On the other hand, "The National Day of Prayer" is given to Christians in America to ban together and pray for family, friends, strangers, our armed forces, the United States, and anything else that the Christian person believes that need prayer. The remainder of society who are not Christians spends this day doing whatever brings them comfort, regardless of his or her spiritual background.
I do pray the atheists are not able to have this one day of the year set aside for the Christian populace. This one day, "The National Day of Reason," could replace "The National Day of Prayer" if it passes the House of Representatives.
If this proclamation passes the House of Representatives and "The National Day of Prayer" changes to "The National Day of Reason." This change will not stop Christians from praying for everyone. Christians will continue to pray for Atheists, Christian brothers and sisters, our country, and anything that God places in their hearts to pray, including the first Thursday of every May.
Update on the National Day of Reason
Our government did enact "The National Day of Reason," celebrated on the first Thursday of each year. The same day Christians across the United States recognize "The National Day of Prayer."
The National Day of Prayer
I believe that the glory of being a United States Citizen is, "To each his or her own." On the first Thursday of May, the American Humanist Association and secular advocates come together to celebrate the National Day of Reason as an alternative to the National Day of Prayer.
Those who gather together for this Day of Reason call this day a companion to the alternative, the Day of Prayer. These groups demand equal recognition from the government. I have no problem with this, as long as the National Day of Prayer remains unchanged.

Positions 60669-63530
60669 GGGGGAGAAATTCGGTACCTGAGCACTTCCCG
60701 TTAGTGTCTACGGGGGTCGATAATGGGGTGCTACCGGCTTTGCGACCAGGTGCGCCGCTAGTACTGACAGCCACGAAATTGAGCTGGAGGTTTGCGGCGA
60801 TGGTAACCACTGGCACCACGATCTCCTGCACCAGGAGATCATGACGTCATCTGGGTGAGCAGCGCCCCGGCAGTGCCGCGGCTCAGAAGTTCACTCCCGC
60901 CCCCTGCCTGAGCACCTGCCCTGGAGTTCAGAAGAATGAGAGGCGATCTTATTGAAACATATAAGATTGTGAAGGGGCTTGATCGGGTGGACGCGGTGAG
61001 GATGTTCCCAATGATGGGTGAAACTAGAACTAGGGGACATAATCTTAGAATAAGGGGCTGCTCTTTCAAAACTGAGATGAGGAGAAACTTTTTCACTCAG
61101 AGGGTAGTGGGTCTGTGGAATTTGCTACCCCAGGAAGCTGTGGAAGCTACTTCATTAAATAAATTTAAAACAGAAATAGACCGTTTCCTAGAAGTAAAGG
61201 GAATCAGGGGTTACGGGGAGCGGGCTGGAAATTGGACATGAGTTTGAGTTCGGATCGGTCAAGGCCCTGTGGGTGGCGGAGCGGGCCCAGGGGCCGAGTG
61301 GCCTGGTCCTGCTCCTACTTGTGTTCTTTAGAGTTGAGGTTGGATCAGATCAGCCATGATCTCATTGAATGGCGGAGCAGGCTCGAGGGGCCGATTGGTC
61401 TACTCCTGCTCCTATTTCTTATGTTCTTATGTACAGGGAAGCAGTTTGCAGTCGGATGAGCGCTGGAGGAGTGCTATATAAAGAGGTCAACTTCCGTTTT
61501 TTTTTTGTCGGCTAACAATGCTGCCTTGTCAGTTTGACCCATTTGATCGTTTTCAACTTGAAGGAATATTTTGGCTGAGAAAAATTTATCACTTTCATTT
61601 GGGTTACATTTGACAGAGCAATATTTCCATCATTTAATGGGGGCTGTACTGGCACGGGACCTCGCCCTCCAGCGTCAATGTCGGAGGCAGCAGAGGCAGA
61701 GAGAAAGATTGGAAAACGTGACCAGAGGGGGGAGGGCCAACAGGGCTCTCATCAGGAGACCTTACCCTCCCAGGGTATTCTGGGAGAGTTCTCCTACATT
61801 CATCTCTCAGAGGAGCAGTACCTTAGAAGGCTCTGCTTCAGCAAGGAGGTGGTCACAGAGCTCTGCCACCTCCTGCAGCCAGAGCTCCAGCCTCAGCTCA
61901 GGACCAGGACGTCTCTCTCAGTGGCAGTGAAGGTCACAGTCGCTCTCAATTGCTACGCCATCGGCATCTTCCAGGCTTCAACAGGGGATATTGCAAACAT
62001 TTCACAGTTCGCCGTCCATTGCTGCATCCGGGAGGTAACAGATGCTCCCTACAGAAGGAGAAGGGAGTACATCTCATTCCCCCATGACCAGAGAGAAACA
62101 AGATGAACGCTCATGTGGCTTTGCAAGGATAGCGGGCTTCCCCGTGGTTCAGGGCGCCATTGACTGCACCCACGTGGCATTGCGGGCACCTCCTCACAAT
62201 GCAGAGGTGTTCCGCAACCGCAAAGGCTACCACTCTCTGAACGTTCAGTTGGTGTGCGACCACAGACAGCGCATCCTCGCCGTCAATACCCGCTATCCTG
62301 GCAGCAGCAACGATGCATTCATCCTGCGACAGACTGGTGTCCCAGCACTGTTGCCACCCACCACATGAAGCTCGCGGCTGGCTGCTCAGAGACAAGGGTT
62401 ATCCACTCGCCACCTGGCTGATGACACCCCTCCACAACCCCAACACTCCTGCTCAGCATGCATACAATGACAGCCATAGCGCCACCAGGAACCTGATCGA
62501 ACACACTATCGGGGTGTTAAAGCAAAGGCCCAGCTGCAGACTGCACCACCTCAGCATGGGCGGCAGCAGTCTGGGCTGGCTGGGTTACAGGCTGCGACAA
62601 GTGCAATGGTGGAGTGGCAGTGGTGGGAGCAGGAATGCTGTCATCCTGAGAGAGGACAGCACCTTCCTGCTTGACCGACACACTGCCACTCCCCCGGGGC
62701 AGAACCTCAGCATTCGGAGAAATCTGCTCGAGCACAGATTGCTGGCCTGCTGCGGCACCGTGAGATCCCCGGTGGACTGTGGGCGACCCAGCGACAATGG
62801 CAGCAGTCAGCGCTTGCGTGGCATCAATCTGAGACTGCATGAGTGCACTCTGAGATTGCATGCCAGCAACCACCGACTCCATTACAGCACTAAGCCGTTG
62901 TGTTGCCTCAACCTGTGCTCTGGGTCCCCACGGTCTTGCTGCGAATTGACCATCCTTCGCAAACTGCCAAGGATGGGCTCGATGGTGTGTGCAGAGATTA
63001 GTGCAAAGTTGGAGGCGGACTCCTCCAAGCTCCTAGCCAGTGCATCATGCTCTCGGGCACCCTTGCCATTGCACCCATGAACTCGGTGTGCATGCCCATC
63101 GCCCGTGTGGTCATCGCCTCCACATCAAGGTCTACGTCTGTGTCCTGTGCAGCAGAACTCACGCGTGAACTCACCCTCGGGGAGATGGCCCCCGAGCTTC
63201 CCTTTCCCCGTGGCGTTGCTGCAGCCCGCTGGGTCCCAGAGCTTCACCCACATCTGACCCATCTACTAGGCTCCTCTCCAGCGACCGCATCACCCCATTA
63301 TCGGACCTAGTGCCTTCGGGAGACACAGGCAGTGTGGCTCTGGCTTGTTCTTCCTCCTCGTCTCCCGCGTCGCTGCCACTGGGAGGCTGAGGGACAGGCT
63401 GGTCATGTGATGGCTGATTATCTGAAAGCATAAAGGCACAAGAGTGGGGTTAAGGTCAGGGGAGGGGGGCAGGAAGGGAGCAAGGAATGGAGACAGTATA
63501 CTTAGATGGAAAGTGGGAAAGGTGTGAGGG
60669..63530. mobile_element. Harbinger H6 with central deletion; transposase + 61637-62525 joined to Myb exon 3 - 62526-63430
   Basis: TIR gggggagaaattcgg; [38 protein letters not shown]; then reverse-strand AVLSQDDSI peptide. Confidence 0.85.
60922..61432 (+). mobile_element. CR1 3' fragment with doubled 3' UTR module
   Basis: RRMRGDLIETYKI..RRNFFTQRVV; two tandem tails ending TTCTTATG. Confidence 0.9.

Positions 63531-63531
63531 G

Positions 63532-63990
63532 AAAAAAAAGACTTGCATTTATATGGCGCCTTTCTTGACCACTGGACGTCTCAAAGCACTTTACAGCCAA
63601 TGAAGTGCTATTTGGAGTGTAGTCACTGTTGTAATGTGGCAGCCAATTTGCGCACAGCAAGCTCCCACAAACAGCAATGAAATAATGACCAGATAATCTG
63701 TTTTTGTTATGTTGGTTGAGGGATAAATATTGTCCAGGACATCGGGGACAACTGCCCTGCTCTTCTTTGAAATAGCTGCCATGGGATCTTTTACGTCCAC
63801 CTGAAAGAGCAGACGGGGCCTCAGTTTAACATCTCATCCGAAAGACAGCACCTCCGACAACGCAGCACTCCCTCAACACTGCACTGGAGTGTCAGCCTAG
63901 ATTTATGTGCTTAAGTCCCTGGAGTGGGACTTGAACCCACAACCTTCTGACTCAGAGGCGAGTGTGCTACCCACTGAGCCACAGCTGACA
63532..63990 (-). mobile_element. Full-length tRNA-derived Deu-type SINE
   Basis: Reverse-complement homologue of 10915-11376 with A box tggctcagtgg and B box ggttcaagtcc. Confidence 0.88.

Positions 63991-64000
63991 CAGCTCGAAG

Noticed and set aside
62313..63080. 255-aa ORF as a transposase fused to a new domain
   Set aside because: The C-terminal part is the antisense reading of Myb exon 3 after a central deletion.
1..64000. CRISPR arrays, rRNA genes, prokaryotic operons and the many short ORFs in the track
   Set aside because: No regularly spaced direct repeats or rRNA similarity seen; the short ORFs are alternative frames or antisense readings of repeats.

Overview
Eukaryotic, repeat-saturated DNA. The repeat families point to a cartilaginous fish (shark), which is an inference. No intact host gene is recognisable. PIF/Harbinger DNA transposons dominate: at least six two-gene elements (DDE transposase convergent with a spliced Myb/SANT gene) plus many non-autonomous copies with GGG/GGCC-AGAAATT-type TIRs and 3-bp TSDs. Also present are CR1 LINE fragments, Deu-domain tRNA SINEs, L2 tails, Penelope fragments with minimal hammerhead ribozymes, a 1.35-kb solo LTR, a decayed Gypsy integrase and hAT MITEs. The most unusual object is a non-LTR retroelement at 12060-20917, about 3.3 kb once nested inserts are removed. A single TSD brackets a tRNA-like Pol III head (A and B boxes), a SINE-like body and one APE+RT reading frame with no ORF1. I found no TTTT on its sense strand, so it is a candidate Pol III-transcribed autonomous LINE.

This group actively feels that everyone who is an atheist and otherwise can embrace a common bond, otherwise known reason and logic.
There are at least five lawmakers, lead by Rep. Jared Huffman to recognize the first Thursday in May as the National Day of Reason.
This National Day of Reason is nothing new as the first Thursday in May was first set aside over 60 years ago in 1953. Most people have never heard about this date until recent years. The Day of Reason is set aside to observe science, logic, reason, rationality, and knowledge.
The American Humanist Association has no disregard for those who wish to celebrate the National Day of Pray, and I have no disdain for those who want to celebrate the National Day of Reason. However, what this group does object to is when the government does not separate the church from the state. Again, I must agree.
This group believes that when reason is employed, this only acts to make our United States better, more improved. I, as a Christian, think that improvements to our country do come with reason, common sense, and prayer as the guiding force.
In my first article, I was angry to think that a group can come in and wipe the National Day of Prayer off of the calendar and replace it with something else.
I have no objections to the American Humanist Association, and secular advocates forming their National Day of Reason if they leave my National Day of Prayer alone, which it looks as if this is what happened.
Meanwhile, I continue to pray for my country, my government, and its leaders, and all people of all religions every day not just on the first Thursday of May. Hopefully, those interested parties which celebrate the National Day of Reason continue to celebrate this observance throughout the year, not just on one day out of the year.
The first Thursday of May remains as the National Day of Prayer as does the National Day of Reason.